before All-Star Game/Home Run Derby after
total at bats 301 159
total walks 61 (20.27 percent) 38 (23.90 percent)
total strikeouts 109 (36.21 percent) 73 (45.91 percent)
These numbers show that Judge has been walking somewhat more often per at bat since the Home Run Derby and striking out quite a bit more. The former result suggests to me that he’s still got a pretty good awareness of the strike zone, and even that he still realizes the value to his team of reaching base via walking. The latter result, though, indicates that he’s still over-swinging – because he’s got a lingering case of Home Run Derby-itis.
I became even more confident about these conclusions when I looked at Judge’s at bats before June 20, when he was invited to participate in the Derby, and between June 20 and the actual contest on July 11.
Before June 20 June 20-Home Run Derby after Derby
total at bats 249 61 159
total walks 44 (17.67 percent) 8 (13.11 percent) 38 (23.90 percent)
total strikeouts 83 (33.33 percent) 25 (40.98 percent) 73 (45.91 percent)
The tale told here, as I see it, is that once Judge says he accepted the invite, he began practicing his home run hitting in earnest – and therefore swinging harder and with less control. For during the three weeks between his acceptance and Derby day, his walk per at bat went down significantly (by 25.81 percent) and his strikeouts went up nearly as significantly (by 22.95 percent).
Interestingly, since the Derby, Judge’s walk ratio is not only up considerably – it’s been higher than in the pre-Derby acceptance period. That sure looks like a sign that he continues to understand where his strike zone is located – despite the evidence that it’s changed. In other words, Judge seems to be meeting an even greater challenge in this respect successfully.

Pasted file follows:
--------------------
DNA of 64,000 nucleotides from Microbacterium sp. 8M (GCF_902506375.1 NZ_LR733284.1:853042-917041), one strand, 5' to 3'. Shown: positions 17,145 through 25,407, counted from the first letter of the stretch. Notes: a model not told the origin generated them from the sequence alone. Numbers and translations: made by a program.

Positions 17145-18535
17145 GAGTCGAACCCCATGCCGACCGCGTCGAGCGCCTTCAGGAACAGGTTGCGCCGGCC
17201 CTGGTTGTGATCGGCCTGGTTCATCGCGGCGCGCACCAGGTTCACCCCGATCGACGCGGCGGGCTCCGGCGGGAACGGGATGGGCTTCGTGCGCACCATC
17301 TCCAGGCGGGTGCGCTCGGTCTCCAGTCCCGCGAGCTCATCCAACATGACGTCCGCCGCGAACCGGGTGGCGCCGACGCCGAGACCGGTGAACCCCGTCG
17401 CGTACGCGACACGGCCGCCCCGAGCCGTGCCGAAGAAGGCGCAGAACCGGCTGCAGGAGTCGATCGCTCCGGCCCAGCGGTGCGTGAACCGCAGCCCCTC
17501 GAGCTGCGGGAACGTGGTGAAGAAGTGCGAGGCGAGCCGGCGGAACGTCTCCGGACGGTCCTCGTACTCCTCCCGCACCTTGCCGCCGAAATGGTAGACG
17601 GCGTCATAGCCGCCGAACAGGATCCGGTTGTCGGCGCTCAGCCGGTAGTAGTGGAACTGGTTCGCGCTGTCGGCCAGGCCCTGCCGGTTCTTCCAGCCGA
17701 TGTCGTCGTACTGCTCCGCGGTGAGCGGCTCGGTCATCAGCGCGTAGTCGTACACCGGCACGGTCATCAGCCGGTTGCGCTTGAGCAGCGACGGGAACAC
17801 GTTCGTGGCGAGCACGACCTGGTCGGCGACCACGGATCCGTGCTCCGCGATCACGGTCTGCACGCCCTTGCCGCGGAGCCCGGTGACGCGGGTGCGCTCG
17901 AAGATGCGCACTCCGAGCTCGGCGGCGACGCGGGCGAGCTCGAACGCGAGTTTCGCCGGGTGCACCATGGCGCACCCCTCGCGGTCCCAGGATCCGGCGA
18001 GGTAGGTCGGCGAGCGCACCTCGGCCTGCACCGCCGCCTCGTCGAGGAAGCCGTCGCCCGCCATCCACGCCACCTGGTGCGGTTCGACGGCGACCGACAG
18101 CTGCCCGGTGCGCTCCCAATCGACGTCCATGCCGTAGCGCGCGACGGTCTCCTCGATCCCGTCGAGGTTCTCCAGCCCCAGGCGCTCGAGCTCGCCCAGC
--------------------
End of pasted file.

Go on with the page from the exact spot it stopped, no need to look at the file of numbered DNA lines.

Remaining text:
But Judge’s strikeout percentage has kept climbing, too. That tells me that when he sees a pitch he can hit, he remains determined to mash it, and often misses because he’s over-anxious.
But how do I deal with one of the more obvious rejoinders to my Home Run Derby theory? As I’ve been reminded today, the Miami Marlins’ Giancarlo Stanton participated in the contest, too, this year – and he’s proceeded to go on an amazing hitting tear, including home runs. My response? Stanton, in his eighth year in the Major Leagues, is a much more experienced player than Judge. So he’s less likely to be starstruck by the Derby and all the fan excitement it generates.
In fact, for all the study devoted to this subject, I haven’t seen one that tries to account for what seems to me is this crucial experience factor. But if I’ve overlooked any, please let me know. More important, whenever you’re dealing with complex situations, single explanations are hardly ever the whole story. So I have no doubt that the real explanation for the Judge conundrum is some blend of “all of the above.”
In the meantime, it should be clear to all that these kinds of sports debates are going to continue both because however much progress they’ve made, I’m sure that the analytics are in their infancy, and more important, because, unless you make a living in the sports business (and maybe even if you do?), these arguments are so much fun. So tomorrow, RealityChek will return to the real world. For the rest of today? Game on!